The Four Doors by Richard Paul Evans

Summary: "Bestselling novelist Richard Paul Evans has met hundreds of thousands of people and heard many of their stories in his travels over the past two decades. Most of the people he meets are hungry for inspiration; they love his novels because his characters are also searching for meaning and understanding.

The Four Doors is Evans’s message to those who seek inspiration in their lives. It began as a talk he gave on the spur of the moment, and over the course of ten years, it has evolved into a message he has shared with successful business people, students, and even addicts and prisoners. It includes stories his readers have told him, stories about great achievers who overcame hardships, and stories about his own struggle growing up in a large family with financial difficulties and a suicidal mother, and about his diagnosis of Tourette’s Syndrome later in life. These inspiring stories are woven through his identification and careful explanation of the four doors to a more fulfilling life:





Evans believes that we all want to know the meaning of our lives. In The Four Doors, he shows how even the most quiet life can be full of purpose and joy, if we choose to take that first step over the threshold."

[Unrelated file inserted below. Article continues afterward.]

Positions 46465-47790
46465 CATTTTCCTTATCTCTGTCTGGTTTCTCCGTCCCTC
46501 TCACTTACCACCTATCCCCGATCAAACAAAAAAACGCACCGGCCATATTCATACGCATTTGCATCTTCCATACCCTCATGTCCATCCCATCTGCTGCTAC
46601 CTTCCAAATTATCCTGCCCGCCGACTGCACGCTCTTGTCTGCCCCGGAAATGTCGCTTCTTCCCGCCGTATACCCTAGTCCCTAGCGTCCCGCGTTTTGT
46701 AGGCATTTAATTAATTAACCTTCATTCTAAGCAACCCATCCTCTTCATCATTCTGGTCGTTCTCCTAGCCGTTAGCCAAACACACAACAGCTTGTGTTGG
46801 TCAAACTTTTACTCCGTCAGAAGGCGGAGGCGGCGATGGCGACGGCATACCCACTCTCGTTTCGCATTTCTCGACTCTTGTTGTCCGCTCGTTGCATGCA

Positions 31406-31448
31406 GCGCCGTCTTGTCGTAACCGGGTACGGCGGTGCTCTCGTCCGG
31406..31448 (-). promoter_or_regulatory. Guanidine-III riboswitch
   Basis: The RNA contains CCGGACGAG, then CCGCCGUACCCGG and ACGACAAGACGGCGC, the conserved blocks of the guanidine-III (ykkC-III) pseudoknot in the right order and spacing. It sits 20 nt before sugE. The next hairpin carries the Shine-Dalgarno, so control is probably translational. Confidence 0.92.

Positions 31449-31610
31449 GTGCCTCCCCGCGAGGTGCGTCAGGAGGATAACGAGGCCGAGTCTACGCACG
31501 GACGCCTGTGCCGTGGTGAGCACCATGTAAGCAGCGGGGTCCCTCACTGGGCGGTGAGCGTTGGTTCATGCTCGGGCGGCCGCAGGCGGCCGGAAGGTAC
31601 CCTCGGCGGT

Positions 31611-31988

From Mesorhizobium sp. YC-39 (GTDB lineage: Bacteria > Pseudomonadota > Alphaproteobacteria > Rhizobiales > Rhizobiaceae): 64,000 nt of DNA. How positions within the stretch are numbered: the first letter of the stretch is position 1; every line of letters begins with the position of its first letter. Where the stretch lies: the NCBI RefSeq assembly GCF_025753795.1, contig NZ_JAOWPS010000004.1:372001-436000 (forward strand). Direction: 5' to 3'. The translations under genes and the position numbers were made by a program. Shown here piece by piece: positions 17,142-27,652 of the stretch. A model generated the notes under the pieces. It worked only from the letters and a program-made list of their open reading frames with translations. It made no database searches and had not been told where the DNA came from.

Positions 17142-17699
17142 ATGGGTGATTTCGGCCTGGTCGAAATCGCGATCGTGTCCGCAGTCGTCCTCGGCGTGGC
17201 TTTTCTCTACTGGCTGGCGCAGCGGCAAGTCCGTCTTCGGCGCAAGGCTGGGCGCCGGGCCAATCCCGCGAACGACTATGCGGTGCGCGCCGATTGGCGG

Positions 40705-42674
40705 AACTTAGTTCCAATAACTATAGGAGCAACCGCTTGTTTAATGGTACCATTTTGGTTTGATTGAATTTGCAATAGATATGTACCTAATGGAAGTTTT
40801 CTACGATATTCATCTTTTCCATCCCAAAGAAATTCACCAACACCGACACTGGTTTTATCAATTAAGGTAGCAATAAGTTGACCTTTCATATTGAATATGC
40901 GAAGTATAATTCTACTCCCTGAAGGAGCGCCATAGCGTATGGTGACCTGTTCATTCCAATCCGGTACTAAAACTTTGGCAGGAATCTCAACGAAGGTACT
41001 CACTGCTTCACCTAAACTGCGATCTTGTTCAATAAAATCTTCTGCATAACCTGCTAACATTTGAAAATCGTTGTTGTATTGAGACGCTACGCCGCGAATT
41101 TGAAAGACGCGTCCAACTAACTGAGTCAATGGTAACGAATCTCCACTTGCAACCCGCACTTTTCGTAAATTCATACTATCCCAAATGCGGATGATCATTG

Review: So I've never read anything by Richard Paul Evans, and to be honest, his books always struck me as being kind of cheesy. (Pretty much anything that can be described as "heartwarming" does; it's just a prejudice I have.) I might have to start reading his fiction, though, because I really liked this one.

This is a pretty great book. It's short, which means there isn't much to it, but what IS there is really good stuff. Just a few pieces of advice for ways to make your life what you want it to be, instead of what it is. If you feel like you don't have control over the things in your life and like you don't like where life has brought you, you should give this book a shot. It might be the little nudge you need to get yourself somewhere you'd rather be.

Lately I'm really loving books that motivate me. I've been having motivation problems in my life, so I really like books like this one, that make me want to DO things to make my life (and MYSELF) better.

Goodreads Shelves: be-proactive, i-feel-so-smart-now, thought-provoking